For several decades, the idea of developing a commonly used problem-solving methodology led to the creation of a special technology, which we began to call *Applied Systems Analysis* (as opposed to concrete “system analyses”). This area of knowledge has already become a profession: systems analysts are trained in a number of universities around the world; there are dozens of companies taking orders to solve any problem from any customer; in Vienna, Austria, the International Institute for Applied Systems Analysis is working on global and international problems; and many higher education institutions include a course of applied systems analysis in the curricula of various faculties, both physical and mathematical, as well as natural sciences and humanities.

The technology of applied systems analysis can be compared with a locksmith’s suitcase containing a set of tools and accessories that the locksmith uses when fixing the latest problem. In addition to the tools themselves, the locksmith uses the knowledge that must be applied in a certain sequence. Similarly, to use the technology of applied systems analysis, it is necessary to understand and accept its methodology, as well as to acquire a systemic view of the surrounding reality. Therefore, the entire course consists of two parts: (1) systems thinking: the methodology (philosophy and theory) of applied systems analysis; and (2) systems practice (design thinking): the technology of applied system analysis.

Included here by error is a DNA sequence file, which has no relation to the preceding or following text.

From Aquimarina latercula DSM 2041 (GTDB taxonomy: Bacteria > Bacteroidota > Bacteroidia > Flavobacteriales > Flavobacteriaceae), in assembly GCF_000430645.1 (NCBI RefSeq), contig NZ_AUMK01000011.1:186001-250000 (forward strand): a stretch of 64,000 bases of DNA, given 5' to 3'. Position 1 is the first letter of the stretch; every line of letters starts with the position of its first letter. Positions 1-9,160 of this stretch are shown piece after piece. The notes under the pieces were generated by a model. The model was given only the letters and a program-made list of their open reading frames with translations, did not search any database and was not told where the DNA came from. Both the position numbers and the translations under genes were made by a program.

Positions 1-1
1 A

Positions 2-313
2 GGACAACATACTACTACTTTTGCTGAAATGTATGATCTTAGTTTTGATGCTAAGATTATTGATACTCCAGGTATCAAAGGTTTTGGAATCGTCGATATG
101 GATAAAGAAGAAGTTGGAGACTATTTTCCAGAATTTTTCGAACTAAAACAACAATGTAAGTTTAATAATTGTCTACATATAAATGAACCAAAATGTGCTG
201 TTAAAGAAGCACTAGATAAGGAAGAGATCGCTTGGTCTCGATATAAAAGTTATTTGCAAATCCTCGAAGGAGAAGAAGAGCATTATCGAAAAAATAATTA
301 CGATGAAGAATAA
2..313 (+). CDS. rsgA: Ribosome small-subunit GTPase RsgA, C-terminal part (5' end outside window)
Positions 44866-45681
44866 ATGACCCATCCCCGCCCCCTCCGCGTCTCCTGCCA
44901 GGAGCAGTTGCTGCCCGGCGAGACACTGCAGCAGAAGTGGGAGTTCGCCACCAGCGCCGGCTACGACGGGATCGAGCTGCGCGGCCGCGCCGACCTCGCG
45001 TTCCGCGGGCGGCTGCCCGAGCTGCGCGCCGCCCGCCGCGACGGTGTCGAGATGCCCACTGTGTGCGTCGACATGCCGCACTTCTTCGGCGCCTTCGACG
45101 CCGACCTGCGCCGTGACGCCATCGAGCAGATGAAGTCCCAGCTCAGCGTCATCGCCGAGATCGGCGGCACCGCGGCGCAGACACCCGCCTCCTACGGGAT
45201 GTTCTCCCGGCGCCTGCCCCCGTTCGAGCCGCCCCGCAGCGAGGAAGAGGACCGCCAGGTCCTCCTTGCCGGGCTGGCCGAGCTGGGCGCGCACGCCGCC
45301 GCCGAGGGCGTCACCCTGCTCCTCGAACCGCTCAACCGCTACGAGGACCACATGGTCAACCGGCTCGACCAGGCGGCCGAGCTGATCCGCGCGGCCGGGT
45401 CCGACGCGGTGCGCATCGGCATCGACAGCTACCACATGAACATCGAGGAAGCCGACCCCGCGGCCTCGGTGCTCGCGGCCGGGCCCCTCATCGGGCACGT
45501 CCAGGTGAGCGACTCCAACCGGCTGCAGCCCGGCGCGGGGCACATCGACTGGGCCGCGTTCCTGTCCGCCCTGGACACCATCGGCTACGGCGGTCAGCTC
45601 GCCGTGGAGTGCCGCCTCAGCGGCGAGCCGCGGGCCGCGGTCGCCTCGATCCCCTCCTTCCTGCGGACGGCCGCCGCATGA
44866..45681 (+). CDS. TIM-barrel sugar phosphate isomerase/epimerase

In the first part of this book, four basic concepts are presented on which the entire structure of this discipline is based: (1) the concept of a problem (how we evaluate the perceived reality), (2) the concept of a system (how reality is arranged), (3) the concept of a model (how we cognize reality), and (4) the concept of governance or control (how we change reality). They are sufficient for a logical, reasonable presentation and a conscious use of systems analysis technology, which is presented in the second part.

An important feature of applied systems analysis is to take into account the differences between the problems intentionally formalized, “hard” (up to the construction of quantitative mathematical models) and poorly structured, “soft”, qualitative problems, set out in terms of spoken or descriptive professional language. Accordingly, different “hard” and “soft” methodologies are used in systems analysis. At the same time, the methods of gradual development, promoting our description of the problem from its “soft” appearance to the most “hard” option available in the given conditions, are developed.

Applied systems analysis differs from other sciences in a number of peculiar features.

First, it focuses not on finding general laws of nature, but on tackling a particular problem with its unique peculiarities.

Second, solving a real-life problem may require knowledge from several different professions; hence, applied systems analysis has a universal, interdisciplinary, over and above disciplinary character.

Third, the debate about the extent to which applied systems analysis can be considered as a science has ended with the understanding that a fusion of science, art, and craft is needed to solve real-life problems. The proportions between them are specific to each problem.